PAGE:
Sustainability and Regeneration in Veld Management

Due to the historical unsustainable grazing practise over the past two centuries, the veld on Royal Karoo has been severely degraded and transformed. Research, experimentation and “best practice” management application by the Royal Karoo team have identified and resulted in environmentally sustainable management being practiced in the field. Note that this is an ongoing and long-term project.
photo of Ponding sustainability practice
The removal of the natural ground cover, and the subsequent removal of carbon from the soil profile, has resulted in very poor water infiltration, resulting in water run-off. Ponding is a small depression along the slope that catches a small amount of water, generally no bigger than 300 litres, which allows the water to soak into the soil profile and promotes growth of grass seed and other variants that have been spread, or was available in the seedbed.
Porous Gabian
retention walls
Due to the extreme run off during rain storms, deep erosion gulleys have been formed along the drain lines. The aim of the wire gabians is to slow down the water, and allow the water bearing top soil to be deposited and allow the profile to be rehydrated, in turn promoting plant growth again.
photo of Gabion Retention Walls sustainability practice
photo of Veld Regeneration sustainability practice
Veld Regeneration
This is primarily being achieved by the planting of spekboom (Portulacaria Afra) in the the areas where it was historically found. This results in carbon being sequestrated into the soil, promoting root growth to stop the loss of topsoil and create a micro climate which allows indigenous plant species to gain a foothold.
Seed harvesting
and dispersal
Certain species play a poineering role in the “bossieveld” karoo, and to promote growth and establishment of pioneering seeds to enhance ground cover, seed from the anchor karoo bush (pentzia incana) is harvested about six weeks after rainfall, and dispersed on degraded areas.
photo of Seed Harvesting sustainability practice

Controlling alien
invasive plant species

In our part of the Southern Karoo, we fight three exotic noxious weeds that are the biggest threat to the biodiversity in our area.
Jointed Cactus
Jointed cactus
This is South Africa’s most costly exotic noxious weed and is a low growing, inconspicuous weed that slowly takes over grazing and renders whole areas impassable. The cactus is jointed in form with a barbus thorn that gets imbedded in the skin of passing victims, then falls out or is brushed off in the thick bush at a later stage, and then takes root where it falls. The State used to supply poison to fight this weed, but this is no longer available and needs to be funded by the land owner. Jointed cactus is South American in origin, and the anecdotal history of its entry into South Africa is that it arrived as an ornamental plant with a nun in the Fort Baufort area – it was apparently kept in a bottle for 18 months before being thrown out – and from there it has spread throughout most of South Africa. Jointed cactus is controlled by spraying it with Monosodium Mathenearsonate, commonly known as MSMA – an organic arsenical herbicide. At Royal Karoo the jointed cactus problem is taken seriously and resources are committed whenever time allows. Once an area is sprayed, we return 6 to 18 months later to make sure all stragglers have been eliminated.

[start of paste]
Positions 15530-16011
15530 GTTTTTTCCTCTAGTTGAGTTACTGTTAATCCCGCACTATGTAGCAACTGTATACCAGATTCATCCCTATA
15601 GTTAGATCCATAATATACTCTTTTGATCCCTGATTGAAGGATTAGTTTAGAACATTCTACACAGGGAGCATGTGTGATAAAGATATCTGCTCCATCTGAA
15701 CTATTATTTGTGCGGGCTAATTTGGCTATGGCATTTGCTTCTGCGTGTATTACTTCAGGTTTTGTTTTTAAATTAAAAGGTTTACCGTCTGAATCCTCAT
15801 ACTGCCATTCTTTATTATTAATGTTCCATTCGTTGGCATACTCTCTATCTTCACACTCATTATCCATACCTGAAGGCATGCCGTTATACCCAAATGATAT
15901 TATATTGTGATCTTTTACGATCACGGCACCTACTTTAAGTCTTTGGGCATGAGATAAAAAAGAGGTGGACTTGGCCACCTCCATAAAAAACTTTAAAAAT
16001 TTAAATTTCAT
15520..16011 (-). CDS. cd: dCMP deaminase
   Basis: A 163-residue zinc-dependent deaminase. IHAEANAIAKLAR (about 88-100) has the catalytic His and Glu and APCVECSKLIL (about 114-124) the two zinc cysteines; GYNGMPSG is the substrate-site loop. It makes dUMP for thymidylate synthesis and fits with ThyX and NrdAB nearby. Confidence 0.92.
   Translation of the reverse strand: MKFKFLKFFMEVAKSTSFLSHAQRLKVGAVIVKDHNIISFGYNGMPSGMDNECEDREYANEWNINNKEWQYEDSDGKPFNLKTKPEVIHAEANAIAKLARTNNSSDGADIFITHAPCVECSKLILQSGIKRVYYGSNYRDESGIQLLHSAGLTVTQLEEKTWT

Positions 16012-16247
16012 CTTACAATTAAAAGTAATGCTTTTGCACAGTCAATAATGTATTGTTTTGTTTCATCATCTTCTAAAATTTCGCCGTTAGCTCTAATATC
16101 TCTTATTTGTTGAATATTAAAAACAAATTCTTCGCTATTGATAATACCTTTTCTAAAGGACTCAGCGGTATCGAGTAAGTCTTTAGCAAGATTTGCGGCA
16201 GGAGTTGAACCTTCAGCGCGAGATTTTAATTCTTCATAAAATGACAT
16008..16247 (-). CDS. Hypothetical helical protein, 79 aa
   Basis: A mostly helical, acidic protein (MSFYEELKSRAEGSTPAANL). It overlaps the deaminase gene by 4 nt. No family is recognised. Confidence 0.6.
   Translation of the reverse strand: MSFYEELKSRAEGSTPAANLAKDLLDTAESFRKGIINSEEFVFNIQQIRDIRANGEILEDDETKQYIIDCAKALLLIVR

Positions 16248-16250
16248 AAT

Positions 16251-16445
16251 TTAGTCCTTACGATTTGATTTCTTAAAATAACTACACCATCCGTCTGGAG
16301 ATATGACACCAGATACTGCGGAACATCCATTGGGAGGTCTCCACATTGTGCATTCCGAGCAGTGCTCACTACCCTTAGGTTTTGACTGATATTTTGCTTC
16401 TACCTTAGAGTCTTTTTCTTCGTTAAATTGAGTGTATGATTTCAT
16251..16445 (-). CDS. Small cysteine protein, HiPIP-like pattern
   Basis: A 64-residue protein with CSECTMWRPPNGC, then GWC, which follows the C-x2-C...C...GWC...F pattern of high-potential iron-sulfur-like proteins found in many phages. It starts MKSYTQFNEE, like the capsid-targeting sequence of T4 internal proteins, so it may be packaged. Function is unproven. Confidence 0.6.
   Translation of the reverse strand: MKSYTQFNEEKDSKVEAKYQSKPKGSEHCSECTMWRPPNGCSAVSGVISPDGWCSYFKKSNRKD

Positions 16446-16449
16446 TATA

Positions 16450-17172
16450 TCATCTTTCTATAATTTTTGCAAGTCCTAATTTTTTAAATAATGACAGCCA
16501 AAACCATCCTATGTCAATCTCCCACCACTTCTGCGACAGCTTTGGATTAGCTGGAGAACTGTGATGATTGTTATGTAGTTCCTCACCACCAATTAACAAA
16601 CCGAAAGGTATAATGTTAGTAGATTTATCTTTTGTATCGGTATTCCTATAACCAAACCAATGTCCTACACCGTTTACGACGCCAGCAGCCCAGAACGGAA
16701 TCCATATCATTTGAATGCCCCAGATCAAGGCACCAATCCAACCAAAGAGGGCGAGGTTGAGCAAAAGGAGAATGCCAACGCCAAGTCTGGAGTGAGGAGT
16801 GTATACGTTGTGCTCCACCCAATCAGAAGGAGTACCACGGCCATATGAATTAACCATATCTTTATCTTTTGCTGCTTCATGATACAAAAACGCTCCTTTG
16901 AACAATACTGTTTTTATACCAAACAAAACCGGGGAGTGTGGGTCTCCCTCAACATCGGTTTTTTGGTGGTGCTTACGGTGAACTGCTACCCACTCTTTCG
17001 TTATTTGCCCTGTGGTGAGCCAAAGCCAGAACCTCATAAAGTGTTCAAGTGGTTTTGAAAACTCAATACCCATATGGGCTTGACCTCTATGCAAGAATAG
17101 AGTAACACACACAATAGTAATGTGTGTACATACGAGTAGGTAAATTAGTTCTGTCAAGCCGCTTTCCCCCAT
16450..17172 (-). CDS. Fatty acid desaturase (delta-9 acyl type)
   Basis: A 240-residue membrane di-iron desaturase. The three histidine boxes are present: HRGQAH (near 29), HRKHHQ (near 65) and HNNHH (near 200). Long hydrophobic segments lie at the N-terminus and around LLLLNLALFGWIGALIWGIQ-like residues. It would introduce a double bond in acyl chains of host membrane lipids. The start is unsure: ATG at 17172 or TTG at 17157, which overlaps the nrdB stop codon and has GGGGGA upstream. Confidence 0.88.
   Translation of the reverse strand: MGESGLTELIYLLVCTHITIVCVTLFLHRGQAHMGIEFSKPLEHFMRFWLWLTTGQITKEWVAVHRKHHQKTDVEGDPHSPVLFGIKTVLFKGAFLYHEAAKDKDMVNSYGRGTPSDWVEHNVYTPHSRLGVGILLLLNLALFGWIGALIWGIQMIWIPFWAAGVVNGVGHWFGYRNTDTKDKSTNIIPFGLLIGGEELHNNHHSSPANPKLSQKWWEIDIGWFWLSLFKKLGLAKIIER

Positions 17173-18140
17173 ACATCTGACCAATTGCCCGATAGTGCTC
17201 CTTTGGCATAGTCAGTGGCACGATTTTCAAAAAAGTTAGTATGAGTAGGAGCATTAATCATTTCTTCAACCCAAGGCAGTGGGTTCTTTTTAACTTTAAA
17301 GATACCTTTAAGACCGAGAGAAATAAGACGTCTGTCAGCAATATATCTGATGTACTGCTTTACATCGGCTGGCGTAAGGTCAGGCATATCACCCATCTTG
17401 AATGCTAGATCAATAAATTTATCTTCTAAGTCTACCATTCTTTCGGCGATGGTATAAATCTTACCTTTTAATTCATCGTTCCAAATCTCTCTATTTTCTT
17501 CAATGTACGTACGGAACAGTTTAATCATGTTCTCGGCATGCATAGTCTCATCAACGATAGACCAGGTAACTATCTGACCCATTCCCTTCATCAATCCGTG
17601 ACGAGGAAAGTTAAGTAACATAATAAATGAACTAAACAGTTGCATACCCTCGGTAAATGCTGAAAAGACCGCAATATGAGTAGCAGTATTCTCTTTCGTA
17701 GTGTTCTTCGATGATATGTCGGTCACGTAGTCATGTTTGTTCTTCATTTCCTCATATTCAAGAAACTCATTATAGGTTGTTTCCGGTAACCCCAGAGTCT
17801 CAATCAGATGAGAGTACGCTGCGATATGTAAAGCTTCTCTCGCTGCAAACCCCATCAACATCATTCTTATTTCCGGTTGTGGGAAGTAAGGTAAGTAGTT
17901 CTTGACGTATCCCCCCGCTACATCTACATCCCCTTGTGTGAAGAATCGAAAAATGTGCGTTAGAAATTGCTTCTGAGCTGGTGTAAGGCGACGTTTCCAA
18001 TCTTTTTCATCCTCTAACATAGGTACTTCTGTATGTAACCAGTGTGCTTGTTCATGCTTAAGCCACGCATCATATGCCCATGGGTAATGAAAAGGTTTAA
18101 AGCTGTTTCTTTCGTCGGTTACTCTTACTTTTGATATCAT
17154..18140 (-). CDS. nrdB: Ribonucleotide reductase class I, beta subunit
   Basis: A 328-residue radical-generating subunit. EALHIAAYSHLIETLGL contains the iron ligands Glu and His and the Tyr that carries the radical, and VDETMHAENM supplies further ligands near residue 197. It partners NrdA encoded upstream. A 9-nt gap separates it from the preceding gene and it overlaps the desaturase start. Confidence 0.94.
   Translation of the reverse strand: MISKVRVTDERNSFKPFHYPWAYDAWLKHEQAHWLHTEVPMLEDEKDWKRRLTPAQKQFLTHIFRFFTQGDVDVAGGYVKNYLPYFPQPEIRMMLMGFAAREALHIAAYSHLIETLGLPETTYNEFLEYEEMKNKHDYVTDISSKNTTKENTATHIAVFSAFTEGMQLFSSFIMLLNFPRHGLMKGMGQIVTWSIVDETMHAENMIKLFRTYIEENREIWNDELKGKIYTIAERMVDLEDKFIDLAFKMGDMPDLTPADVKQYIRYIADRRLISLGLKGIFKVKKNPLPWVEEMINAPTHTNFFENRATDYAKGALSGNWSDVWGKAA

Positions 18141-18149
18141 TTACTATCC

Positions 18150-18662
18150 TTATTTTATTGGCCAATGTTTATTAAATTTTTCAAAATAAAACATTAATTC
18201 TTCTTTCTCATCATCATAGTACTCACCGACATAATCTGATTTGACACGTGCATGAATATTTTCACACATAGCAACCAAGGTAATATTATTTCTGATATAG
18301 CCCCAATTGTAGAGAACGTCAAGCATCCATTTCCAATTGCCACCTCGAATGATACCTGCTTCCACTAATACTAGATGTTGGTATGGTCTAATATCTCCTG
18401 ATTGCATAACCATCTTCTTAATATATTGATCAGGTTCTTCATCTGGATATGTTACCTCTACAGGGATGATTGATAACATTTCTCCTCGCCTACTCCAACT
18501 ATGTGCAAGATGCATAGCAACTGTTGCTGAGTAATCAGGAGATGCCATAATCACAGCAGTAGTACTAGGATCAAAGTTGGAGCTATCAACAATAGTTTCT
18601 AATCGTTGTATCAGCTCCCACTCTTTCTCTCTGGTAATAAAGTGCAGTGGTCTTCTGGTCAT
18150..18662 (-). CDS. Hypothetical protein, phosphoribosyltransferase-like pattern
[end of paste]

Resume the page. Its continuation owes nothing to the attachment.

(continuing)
Rope Cactus Photo
Rope cactus
(cylindropuntia imbricate)
A plant that originated in Mexico and Texas and was introduced into South African via Australia in 1970. It is a tall growing bush, about 2.5 metres in height and quickly takes over large areas where it has been allowed to take root. The plant is spread by plant sections or segments of fruit which take root easily in our arid conditions. Fighting rope cactus is easier due to its tall growing nature, and is easily killed using Monosodium Methanearsonate or MSMA. At Royal Karoo we are well on our way to complete control of Rope cactus with only a few populations left to spray.
Torcia Cactus Photo
Torcia cactus
(Soehrensia Spachiana)
This plant is a native of South America and was introduced into South Africa in the early 1900’s, predominantly as an ornamental plant that has taken root and been allowed to spread extensively throughout South Africa. This cactus spreads easily along waterways and drainage lines as sections are broken off and transported by the water. Control of torch cactus is more difficult with no registered products, but spraying plants a year apart has proved to be successful at Royal Karoo, using Monosodium Menthanearsonate, or MSMA together with an adhesive.